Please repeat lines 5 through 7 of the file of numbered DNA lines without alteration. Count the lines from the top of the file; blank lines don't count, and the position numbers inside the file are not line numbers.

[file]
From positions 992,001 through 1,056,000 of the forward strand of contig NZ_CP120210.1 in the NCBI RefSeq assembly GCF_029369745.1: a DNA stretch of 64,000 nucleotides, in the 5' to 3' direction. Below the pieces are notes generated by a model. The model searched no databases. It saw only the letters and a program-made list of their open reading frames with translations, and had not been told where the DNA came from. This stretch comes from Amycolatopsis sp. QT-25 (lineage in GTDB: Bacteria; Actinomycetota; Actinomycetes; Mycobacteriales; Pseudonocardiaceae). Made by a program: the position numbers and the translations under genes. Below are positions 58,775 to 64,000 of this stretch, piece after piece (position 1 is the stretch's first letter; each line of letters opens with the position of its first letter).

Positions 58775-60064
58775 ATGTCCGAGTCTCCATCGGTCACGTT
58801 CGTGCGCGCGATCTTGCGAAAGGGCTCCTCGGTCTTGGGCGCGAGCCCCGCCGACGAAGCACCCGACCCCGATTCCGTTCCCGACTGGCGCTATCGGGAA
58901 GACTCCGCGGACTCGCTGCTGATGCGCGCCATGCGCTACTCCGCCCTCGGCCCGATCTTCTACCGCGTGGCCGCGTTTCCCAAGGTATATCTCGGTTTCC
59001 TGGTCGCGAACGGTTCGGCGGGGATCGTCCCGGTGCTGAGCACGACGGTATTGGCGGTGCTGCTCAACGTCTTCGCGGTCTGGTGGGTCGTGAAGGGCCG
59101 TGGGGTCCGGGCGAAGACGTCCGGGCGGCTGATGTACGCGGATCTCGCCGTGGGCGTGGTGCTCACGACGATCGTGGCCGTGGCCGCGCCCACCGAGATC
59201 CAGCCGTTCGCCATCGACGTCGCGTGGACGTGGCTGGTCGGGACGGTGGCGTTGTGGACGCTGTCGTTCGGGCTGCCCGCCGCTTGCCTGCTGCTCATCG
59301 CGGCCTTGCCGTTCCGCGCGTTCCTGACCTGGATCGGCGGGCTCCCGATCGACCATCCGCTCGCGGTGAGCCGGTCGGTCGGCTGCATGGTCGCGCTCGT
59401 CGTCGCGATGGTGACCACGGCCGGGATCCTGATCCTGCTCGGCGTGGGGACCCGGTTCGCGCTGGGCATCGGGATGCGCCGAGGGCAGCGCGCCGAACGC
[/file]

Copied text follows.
58901 GACTCCGCGGACTCGCTGCTGATGCGCGCCATGCGCTACTCCGCCCTCGGCCCGATCTTCTACCGCGTGGCCGCGTTTCCCAAGGTATATCTCGGTTTCC
59001 TGGTCGCGAACGGTTCGGCGGGGATCGTCCCGGTGCTGAGCACGACGGTATTGGCGGTGCTGCTCAACGTCTTCGCGGTCTGGTGGGTCGTGAAGGGCCG
59101 TGGGGTCCGGGCGAAGACGTCCGGGCGGCTGATGTACGCGGATCTCGCCGTGGGCGTGGTGCTCACGACGATCGTGGCCGTGGCCGCGCCCACCGAGATC